Posts Tagged ‘BDC’

A while ago I wrote a post about integration between SharePoint 2010 and System Center Orchestrator, and the solution has been successfully used so far in my company. Since then, we moved to SharePoint 2013 and Microsoft released their new runbook engine – “Service Management Automation” (SMA) that integrated with the Windows Azure Pack (WAP). So, after we deployed WAP I was looking for an option to integrate between our SharePoint and the new runbook engine but found that the existing solutions are the same as they were for the Orchestrator – implemented by an infinity loop that queries a SharePoint list every specific interval. As I explained in my previous post this implementation is not efficient as it executes a lot of unnecessary queries and includes a delay of up to the interval time till the runbook kicks off. So I decided to adapt my previous solution to the new SMA engine. The attached solution uses SharePoint BDC to expose the SMA runbooks as an external list. The list contains a column called “InitValue” and by updating its value, the selected runbook will be triggered and the new value will be provided as the runbook’s first parameter. This external list allows users to create a SharePoint workflow (using SharePoint designer) that will execute a SMA runbook by using the “Update List Item” action, picking the desired runbook from the list and setting the parameter’s value. To send more than one parameter you can pass the current record Id as a parameter and then query the record’s values from the runbook. The solution also allows the administrator to filter the runbooks that are exposed by the external list, to include only runbooks that are tagged with a specific name.

Required Ingredients:

  1. SMA server with at least one runbooks that accepts zero or one parameter
  2. SharePoint 2013 with the BCD service and the Security storage service enabled and attached to your web application.
  3. The “SMA BDC connector” (download link at the bottom of this post)


  1. Deploy the provided WSP File. You can accomplish that by executing the following cmdlets on the SharePoint server:
    Add-SPSolution {extract path}\SmaBdcConnector.wsp
    Install-SPSolution -Identity SmaBdcConnector.wsp -GACDeployment
  2. On the Business Data Connectivity Service set the object permissions of the new “Runbook” type and give the end users the Execute permission.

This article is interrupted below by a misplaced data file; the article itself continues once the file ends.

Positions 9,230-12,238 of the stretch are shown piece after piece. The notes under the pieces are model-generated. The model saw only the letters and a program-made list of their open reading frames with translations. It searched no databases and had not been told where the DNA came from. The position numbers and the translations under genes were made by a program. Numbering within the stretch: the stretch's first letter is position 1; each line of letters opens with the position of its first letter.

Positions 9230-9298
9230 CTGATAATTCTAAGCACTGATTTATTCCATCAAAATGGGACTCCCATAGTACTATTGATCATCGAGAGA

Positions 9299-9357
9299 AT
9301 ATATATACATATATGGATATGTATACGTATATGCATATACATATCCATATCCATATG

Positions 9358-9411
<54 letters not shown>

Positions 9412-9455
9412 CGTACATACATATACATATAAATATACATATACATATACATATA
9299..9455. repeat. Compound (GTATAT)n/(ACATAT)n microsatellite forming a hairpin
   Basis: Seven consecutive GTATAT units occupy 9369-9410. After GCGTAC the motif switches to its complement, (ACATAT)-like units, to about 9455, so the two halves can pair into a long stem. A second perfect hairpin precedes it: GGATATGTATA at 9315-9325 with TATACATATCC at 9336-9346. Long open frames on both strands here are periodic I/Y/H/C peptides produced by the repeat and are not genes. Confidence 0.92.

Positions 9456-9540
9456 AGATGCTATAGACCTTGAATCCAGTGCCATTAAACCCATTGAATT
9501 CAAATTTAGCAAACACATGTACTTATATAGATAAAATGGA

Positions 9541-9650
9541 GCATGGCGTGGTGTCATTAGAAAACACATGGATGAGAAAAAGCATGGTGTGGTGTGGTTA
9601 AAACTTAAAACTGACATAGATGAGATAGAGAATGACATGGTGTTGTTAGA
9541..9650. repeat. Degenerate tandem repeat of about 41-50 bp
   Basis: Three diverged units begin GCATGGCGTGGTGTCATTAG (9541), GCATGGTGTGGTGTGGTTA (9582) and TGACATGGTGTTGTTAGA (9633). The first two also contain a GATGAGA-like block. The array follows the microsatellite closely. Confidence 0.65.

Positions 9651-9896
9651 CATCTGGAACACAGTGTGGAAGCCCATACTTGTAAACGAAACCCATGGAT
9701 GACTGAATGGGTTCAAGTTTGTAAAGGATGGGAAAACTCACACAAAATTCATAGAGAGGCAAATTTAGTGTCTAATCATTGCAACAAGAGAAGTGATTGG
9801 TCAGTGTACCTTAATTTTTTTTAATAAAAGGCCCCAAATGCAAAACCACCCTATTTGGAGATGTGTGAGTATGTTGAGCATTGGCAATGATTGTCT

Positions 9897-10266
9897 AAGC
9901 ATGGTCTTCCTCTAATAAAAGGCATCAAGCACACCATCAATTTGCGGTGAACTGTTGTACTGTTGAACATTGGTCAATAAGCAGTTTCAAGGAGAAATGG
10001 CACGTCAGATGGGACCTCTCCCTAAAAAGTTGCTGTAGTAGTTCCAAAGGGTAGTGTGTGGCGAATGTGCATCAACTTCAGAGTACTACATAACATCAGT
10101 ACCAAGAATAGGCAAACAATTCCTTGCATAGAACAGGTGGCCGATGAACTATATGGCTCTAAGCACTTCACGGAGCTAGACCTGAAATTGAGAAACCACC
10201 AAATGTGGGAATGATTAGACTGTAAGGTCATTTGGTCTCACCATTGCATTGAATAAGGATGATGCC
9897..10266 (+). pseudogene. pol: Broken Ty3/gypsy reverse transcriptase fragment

3. Create a new Secure Storage Target Application with the following configurations:
    1. Name: “C60.SmaBdcConnector”
    2. Type: “Group Restricted”Secure Storage Target Application
    3. On the fields definition page, add the last 2 fields:
      Name Type Mask
      Windows User Name Windows User Name False
      Windows Password Windows Password True
      URL Generic False
      Tag Filter Key False

      BDC Fields

    4. On the permission page, set the Members to the end users group. I used “Everyone”BDC Permissions
  4. Choose the new store application and click “Set credential”:
    1. Username/Password – user that has permission to execute the SMA’s runbooks. The username should include the domain (Domain\username). You can grant a user the required permission by adding it to the local group “SMA Administration Group” on the SMA server.
    2. URL of the SMA services. The format is (if deployed with the default port): https://{SMA Server}:9090/00000000-0000-0000-0000-000000000000
    3. Optional – to filter the runbooks list for only a specific tag, type in the “Tag Filter” field the required tag name.BDC Set Credentials Fields
  5. Create an External List based on the “SmaBdcModel” External content type.
  6. Edit one of the workflows on the list, set the value of the “InitValue” field to the value of the first parameter.
  7. Check that the runbook was executed.

Download the WSP file and source (15.2 MB)


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The problem:
SharePoint workflows, which are based on Microsoft WF, are a great way to automate processes that require human interaction and can be easily managed through SharePoint designer, without any custom development. But when it comes to automating IT processes, Microsoft provides us with another workflows engine called Orchestrator (part of System center). The Orchestrator has a variety of activities and integration packs that make him a powerful tool for implementing IT runbooks.
I needed a solution for users who design SharePoint’s workflows, using the SharePoint designer, to easily create workflows that will include execution of Orchestrator’s runbook. Using the SharePoint OIP (Orchestrator Integration Packs) you can monitor a SharePoint list for a change and execute a runbook as a result (as described here). However, this monitoring approach is based on pooling, so for example, if I’m using the default 30 seconds for pooling interval with the above approach for a task that is usually required once a week, it will generate more than 20,000 unnecessary queries against the SharePoint. Then, when the user will update the list’s item it will take up to 30 seconds before the workflow will start.
And so, it would seem that triggering the runbook from SharePoint will be a much better solution.


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